It was serendipitous but entirely appropriate that I dined at Betony, a restaurant in midtown Manhattan, on the day that I did. On that very evening, on the other side of the country, Hubert Keller was conducting his final dinner service at Fleur de Lis. The meal that I had at that San Francisco restaurant is among the most memorable I’ve had. Now I can add the dinner at Betony to that list.
Betony, which opened in spring of 2013, is a project of several refugees of the estimable Eleven Madison Park, including executive chef Bryce Shuman and Eamon Rockey, Betony’s general manager. Shuman, who was Eleven Madison Park’s executive sous chef, has created an intriguing menu that is presented in an understated and austere way.
The description of the lobster roll hors d’oeuvre, for example, gives no clue that this is not a Boston harbor kind of roll. Instead it features a cigar-shaped tube with a sort of lobster cream filling. Perfectly cylindrical, no oozing lobster salad, but loads of flavor.
Fois gras bonbons were a bit more what one would expect — little balls of liver with cashew and black pepper — and as rich as it should be. Because my companion and I can’t get enough foie gras, we also had the one listed under appetizers (which for some reason is different from hors d’oeuvres). We had ours hot, although there is also a cold variation. The seared lobe was served with a bit of ham hock jus. Heavenly. Spanish mackerel, another appetizer, was as fine textured as sashimi, served with green tomato and scented with chamomile.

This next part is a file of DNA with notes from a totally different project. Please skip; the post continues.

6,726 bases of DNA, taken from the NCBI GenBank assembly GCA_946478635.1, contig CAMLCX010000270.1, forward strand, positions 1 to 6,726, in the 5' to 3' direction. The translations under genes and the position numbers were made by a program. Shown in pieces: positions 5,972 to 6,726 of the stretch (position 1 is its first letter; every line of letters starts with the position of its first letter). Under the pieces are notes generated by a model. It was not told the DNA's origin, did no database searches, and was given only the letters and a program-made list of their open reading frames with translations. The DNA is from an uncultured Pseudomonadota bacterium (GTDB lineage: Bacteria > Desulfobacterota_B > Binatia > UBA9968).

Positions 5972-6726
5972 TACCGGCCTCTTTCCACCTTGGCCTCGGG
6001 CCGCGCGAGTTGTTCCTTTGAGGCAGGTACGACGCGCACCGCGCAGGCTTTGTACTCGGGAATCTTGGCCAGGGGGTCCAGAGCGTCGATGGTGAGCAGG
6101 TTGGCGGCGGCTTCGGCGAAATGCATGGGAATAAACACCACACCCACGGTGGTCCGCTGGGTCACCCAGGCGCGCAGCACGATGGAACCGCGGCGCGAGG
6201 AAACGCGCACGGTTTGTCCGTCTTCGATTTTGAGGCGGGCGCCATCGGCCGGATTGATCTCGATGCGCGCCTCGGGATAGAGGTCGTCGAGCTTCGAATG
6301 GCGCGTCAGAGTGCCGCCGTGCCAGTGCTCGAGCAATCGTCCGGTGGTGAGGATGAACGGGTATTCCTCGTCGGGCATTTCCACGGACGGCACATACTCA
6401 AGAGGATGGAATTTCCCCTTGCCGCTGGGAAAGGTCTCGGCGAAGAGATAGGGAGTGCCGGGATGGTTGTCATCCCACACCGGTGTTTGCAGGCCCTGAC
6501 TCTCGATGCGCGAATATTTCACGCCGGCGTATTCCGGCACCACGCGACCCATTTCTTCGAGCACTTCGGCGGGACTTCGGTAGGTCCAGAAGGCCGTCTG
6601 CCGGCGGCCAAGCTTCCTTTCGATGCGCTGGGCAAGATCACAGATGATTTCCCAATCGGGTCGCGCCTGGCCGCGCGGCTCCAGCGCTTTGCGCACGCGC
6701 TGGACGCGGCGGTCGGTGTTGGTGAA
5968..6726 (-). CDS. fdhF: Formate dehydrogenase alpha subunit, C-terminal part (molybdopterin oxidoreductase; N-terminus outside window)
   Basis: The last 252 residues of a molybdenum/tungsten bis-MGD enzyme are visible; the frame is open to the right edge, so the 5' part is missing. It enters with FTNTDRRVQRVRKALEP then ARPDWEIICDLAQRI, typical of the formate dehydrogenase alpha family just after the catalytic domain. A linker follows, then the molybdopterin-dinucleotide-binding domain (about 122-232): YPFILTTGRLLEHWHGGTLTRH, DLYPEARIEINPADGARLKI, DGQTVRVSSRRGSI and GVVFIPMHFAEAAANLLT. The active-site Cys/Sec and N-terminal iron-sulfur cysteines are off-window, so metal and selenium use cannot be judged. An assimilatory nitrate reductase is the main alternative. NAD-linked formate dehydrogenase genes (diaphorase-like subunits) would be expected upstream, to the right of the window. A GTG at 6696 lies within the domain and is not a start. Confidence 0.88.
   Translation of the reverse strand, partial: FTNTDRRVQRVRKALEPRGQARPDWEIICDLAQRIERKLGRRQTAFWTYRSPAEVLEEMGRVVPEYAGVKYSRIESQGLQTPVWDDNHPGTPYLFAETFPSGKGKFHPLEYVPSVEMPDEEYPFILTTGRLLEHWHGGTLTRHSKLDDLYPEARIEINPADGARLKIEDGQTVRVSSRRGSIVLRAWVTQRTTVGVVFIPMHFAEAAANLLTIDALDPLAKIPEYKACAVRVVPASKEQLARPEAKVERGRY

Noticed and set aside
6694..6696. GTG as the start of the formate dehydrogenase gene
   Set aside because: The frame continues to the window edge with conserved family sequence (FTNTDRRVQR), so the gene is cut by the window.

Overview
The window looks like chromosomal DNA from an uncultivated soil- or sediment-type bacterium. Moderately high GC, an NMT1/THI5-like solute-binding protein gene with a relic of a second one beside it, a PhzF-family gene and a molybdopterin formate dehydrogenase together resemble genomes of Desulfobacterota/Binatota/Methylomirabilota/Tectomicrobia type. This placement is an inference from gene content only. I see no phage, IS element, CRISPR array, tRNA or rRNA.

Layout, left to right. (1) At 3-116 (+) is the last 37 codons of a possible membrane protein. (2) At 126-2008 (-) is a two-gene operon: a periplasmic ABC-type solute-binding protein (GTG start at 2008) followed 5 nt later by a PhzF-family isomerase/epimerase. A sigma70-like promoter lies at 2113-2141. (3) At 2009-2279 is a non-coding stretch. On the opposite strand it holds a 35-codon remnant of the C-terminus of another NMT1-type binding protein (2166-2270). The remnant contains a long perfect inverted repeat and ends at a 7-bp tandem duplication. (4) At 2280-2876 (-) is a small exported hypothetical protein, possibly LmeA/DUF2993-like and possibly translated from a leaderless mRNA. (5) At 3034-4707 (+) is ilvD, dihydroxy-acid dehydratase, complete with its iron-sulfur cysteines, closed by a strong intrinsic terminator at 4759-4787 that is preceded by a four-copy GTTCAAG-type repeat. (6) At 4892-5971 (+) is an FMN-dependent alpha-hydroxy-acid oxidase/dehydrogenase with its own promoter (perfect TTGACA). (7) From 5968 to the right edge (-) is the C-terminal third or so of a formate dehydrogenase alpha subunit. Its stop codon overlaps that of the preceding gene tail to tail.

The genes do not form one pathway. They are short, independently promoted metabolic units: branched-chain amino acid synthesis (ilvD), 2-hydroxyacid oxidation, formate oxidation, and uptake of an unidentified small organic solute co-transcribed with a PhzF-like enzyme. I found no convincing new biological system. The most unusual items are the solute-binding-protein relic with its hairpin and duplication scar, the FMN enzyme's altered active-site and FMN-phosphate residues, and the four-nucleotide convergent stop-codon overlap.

Grilled short rib is something of a legendary entree here, even in its short life. That’s because the rib is dressed with garlic, thyme and hunks of aged beef fat then placed in a sous vide bath for two days. They’re grilled over special white charcoal and then graced with a sauce made from more aged beef fat. The fat globules fairly bubble on the white plate, which also holds the lovage and frisee. You may never have a more tender piece of beef short rib.
Roasted lamb was another standout, served with roasted eggplant. We enjoyed both entrees with a bottle of Erbaluna La Rosina Barbera d’Alba, recommended by the very approachable wine director, Jeff Taylor.
Desserts were a blur after the full meal, but I seem to recall a rather exceptional macaroon and a bit of house-made caramel.
The space is small, with a bar and lounge area up front and duplex dining rooms stacked in the back, both overlooking the bar. There is a lot of warm brick and rather intricately carved wood wall pieces, apparently left over from the previous tenant, Brasserie Pushkin.
All of the staff were friendly and helpful. There are plenty of New York restaurants with lesser food and reputations that seem to feel the need to put on stuffy airs. Betony’s staff is part of what makes the meal so pleasant.
Betony is at 41 W. 57th St., New York. The phone number is 212-465-2400.